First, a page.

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By Will Holowaychuk
Policy Analyst

Reliability of Canada’s transportation systems is crucial for the agricultural sector and the economy. Farmers have faced increased difficulties in sourcing crops inputs, parts, equipment, and moving agricultural products to export due to labour disputes in the supply chain. These uncertainties create bottlenecks and cost the agricultural sector and the Canadian Economy millions of dollars. This status quo is unsustainable, and Alberta Canola and industry partners are urging government action.

Agricultural crop production relies heavily on the ability to import crop inputs through the port and rail transportation systems as well as for exports of commodity products. Over 90% of Canadian canola, worth almost $15 billion annually, is exported either as seed or processed products like canola oil or meal. Maintaining efficient port and rail systems is essential for this industry and others relying on these transportation networks. Considering the various natural resource and manufactured products across industries that are moved via rail and exported through ports, or the number of imported products used by Canadians, Canadians are impacted whether they realize it or not.

Ongoing labour disputes threaten the transportation system and economy. Strike action in any of these disputes would add frustrations to farmers abilities to sell and move their agricultural commodities and make day-to-day life more difficult for Canadians.

The labour dispute between the Teamsters Canada Rail Conference (TCRC) and two major Canadian railways, Canadian National (CN) and Canadian Pacific Kansas City (CPKC), has been escalating. In early May 2024, approximately 9,300 workers authorized strike action due to stalled negotiations over contract terms. If the anticipated strike were to occur, potentially 70% of freight movement within Canada and half of Canada’s exports could be affected. Currently, the Canada Industrial Relations Board (CIRB) is reviewing the case, to identify what activities and products are essential to be moved in the event of a strike. This has delayed any potential strike action that can occur until a ruling from CIRB occurs. Nevertheless, the threat of this action has caused companies across the country to prudently develop and implement contingency plans to mitigate the disruptions if a strike does occur. Since 1993, nine out of the last ten negotiations CPKC has had with the TCRC have required federal conciliation support, so difficult negotiations and the potential of a strike has been a common occurrence.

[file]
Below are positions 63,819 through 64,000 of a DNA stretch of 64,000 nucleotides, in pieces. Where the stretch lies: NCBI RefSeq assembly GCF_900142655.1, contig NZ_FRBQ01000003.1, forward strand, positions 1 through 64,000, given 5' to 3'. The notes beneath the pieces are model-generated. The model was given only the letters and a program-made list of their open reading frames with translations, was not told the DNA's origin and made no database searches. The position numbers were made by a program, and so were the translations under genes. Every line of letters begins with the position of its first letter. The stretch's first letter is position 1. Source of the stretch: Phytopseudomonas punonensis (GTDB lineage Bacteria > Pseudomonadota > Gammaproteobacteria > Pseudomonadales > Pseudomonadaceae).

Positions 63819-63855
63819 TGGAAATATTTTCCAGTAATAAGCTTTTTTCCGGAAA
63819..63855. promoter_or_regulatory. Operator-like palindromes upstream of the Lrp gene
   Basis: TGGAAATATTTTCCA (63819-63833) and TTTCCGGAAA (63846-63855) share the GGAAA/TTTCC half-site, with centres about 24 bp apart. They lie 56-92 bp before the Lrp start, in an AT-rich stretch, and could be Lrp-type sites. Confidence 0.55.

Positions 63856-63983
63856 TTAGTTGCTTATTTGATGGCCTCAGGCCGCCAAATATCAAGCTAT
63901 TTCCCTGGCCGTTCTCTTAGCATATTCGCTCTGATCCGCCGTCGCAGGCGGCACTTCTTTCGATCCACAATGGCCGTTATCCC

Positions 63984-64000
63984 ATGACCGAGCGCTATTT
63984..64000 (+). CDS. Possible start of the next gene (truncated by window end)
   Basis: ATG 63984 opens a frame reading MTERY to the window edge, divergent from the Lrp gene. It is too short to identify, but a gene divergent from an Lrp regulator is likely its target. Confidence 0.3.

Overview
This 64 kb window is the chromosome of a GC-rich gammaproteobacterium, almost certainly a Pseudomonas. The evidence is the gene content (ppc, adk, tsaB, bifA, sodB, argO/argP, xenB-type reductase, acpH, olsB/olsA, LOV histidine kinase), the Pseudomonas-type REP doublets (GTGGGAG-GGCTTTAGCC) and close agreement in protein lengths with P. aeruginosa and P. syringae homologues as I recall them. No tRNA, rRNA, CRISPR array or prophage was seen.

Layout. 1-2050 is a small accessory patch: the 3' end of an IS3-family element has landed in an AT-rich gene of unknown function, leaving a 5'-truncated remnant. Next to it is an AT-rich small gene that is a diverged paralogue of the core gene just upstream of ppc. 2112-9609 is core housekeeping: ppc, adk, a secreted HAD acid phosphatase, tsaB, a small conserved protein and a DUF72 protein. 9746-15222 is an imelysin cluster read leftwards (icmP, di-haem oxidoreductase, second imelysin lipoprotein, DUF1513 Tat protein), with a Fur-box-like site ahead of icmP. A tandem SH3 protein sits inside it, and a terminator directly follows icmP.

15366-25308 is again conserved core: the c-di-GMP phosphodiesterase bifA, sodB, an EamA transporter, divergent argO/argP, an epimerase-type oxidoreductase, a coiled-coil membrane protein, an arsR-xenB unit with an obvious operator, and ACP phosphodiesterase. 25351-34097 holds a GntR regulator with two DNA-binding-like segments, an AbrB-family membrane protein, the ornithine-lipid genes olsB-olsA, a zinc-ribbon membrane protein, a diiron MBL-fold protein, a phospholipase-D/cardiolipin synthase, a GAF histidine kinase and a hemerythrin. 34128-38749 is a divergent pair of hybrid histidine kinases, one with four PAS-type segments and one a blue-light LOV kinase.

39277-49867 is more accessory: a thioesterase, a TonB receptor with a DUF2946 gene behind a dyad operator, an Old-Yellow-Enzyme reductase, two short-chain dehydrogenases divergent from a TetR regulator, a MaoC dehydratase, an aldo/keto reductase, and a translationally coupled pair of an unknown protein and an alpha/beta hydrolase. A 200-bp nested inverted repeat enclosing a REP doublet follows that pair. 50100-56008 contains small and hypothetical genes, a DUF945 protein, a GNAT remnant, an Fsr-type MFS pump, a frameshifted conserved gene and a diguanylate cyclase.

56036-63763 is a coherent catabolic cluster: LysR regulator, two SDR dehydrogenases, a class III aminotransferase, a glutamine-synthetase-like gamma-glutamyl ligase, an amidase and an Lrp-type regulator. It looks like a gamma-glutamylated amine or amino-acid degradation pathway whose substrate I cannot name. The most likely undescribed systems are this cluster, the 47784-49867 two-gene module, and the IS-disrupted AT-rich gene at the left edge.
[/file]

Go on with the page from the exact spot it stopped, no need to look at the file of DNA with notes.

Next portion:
The Canadian Border Services Agency (CBSA) staff are on the brink of a potential strike due to stalled negotiations with the federal government. A recent strike vote showed strong support among CBSA employees for job action if their demands are not met. A strike could significantly disrupt border operations, causing delays in processing at airports and land borders, and impacting trade and travel. A work stoppage would delay imports of crop input products, agricultural equipment and parts. Also, agricultural commodity exports could also be affected. Although a strike still looms large and could be imminent, both sides are working under pressure to resolve the dispute and avoid industrial action.

The 2023 Port of Vancouver strike, lasting 13 days, caused significant delays and a months-long backlog, affecting farmers and the entire supply chain. This strike highlighted the vulnerability of the agricultural sector to transportation disruptions and the need for resilient supply chain strategies.

Ongoing labour disruptions pose a threat to Canada’s economy and agricultural trade reputation. Alberta Canola is advocating for reliable transportation systems, emphasizing the need for government support to prevent future disruptions. Reliable transportation is essential for delivering high-quality products and ensuring the success of the Canadian economy.